Lebanese Prime Minister Saad Hariri said yesterday that Lebanese citizens have the right to “resist Israeli occupation and repel its aggression,” indicating that his new Government would allow Hezbollah to keep its significant weapons arsenal.
Lebanon has previously committed to disarming Hezbollah, an internationally-designated terrorist group backed by Iran, as required by UN Resolution 1701 which ended the 2006 war between Hezbollah and Israel.
The parliament also discussed the Government’s statement on economic policy, which aims to improve Lebanon’s economic conditions. The statement included a call for reforms to state finances and the crumbling electricity sector, which costs the treasury around $2bn per annum.
Elections in Lebanon took place in May 2018, but talks to form a government had been in deadlock until last month. Hezbollah performed strongly in last year’s elections, with its bloc winning 70 out of 128 seats, and the incumbent Prime Minister Hariri’s Future Movement falling to 20 seats.
The Hezbollah-allied group now holds the health ministry, under Jamil Jabak, which analysts view as evidence that Hezbollah aims to exert more direct influence over the Government. Ali Hassan Khalil, the finance minister and Gebran Bassil, the foreign minister, are also considered allies of Hezbollah.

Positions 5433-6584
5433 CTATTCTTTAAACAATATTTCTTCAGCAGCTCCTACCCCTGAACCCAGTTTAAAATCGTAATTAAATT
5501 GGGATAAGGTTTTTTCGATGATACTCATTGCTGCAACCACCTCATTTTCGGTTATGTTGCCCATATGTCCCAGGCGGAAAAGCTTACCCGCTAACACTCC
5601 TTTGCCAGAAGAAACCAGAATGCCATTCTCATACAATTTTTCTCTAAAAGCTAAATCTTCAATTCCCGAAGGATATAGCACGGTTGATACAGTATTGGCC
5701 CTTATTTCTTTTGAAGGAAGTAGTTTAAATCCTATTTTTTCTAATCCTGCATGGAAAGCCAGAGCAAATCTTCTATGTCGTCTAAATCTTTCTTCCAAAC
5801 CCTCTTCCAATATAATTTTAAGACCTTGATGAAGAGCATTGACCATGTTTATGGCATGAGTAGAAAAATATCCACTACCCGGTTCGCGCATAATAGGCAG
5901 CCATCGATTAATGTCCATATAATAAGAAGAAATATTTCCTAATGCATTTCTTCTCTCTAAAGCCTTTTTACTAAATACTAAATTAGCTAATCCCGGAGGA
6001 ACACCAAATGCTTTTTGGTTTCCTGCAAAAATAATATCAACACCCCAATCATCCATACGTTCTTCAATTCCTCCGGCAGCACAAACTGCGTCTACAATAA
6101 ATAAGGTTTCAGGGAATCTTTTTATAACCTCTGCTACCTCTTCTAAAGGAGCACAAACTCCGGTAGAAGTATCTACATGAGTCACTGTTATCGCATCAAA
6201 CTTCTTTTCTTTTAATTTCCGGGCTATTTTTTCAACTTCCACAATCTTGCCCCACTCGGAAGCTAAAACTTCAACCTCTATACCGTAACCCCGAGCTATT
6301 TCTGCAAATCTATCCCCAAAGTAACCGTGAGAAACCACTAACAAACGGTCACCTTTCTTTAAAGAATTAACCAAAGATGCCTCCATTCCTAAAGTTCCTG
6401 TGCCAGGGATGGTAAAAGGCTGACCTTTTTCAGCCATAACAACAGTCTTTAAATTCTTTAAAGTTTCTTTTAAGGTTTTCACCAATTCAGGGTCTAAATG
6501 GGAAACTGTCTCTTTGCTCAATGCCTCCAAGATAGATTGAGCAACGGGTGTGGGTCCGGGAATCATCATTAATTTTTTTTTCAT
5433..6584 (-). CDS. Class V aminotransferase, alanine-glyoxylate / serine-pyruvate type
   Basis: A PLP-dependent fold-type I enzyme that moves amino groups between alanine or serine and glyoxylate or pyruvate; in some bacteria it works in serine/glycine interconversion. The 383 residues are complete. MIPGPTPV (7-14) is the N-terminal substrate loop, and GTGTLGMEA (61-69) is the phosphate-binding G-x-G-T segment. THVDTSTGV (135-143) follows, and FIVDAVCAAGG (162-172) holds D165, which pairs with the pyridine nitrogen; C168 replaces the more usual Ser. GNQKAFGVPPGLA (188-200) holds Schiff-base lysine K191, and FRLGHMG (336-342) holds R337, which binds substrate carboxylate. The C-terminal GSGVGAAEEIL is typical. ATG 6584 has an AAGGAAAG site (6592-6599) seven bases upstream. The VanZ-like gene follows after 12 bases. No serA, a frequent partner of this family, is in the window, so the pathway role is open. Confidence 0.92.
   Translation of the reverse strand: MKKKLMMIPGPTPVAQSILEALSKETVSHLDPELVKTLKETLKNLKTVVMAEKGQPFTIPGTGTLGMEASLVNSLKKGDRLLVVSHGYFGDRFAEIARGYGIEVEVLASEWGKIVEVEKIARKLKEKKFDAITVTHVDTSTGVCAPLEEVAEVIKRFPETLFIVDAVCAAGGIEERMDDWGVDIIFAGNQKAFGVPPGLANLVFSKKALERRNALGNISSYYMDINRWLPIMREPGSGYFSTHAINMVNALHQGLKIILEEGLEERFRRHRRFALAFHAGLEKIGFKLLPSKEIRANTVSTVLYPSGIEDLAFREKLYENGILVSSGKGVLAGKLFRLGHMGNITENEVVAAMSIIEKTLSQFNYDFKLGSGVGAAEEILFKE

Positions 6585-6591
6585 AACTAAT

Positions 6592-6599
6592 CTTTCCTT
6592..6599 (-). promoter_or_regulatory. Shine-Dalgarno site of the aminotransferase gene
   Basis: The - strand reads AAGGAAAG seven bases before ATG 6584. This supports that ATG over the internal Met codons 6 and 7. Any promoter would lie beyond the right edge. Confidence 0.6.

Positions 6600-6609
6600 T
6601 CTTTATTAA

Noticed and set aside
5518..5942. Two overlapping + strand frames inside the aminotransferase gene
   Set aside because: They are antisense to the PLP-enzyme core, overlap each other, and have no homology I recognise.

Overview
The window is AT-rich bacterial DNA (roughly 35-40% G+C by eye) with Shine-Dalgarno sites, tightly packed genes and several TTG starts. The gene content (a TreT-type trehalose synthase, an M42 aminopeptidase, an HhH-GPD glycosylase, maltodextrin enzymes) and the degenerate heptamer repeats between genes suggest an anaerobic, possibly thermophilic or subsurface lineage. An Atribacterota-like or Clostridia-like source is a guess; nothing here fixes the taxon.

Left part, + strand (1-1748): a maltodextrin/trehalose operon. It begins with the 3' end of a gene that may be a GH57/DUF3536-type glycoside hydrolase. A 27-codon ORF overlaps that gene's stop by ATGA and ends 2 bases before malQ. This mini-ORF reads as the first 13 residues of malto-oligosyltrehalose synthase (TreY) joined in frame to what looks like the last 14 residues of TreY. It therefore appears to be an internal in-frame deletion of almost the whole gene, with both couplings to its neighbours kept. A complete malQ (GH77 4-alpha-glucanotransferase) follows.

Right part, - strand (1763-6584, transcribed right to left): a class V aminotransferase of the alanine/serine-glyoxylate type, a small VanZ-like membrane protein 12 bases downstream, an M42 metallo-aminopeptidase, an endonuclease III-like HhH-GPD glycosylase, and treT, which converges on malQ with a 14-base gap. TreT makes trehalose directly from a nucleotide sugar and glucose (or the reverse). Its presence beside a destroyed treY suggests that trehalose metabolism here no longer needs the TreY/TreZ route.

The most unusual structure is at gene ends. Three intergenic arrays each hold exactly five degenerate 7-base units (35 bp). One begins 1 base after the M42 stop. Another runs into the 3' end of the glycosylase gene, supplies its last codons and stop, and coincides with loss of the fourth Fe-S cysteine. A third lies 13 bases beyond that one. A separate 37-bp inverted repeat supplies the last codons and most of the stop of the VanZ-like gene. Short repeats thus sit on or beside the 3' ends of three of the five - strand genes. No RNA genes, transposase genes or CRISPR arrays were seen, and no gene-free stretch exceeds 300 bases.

Israeli Prime Minister Benjamin Netanyahu confirmed yesterday evening that Israel attacked Hezbollah targets in Syria on Monday. He said: “Every day, including yesterday, we take action against Iran and its attempts to entrench in the region”.
Amos Yadlin, the Director of Israel’s Institute for National Security Studies, an Israeli think tank, said that the attack shows Iran and Hezbollah fighters are present in border area along the Golan Heights, and that Russia is not standing by its commitment to move them away. Yadlin criticised the Government for ending its policy of ambiguity by confirming when it hits Hezbollah and Iranian targets in Syria.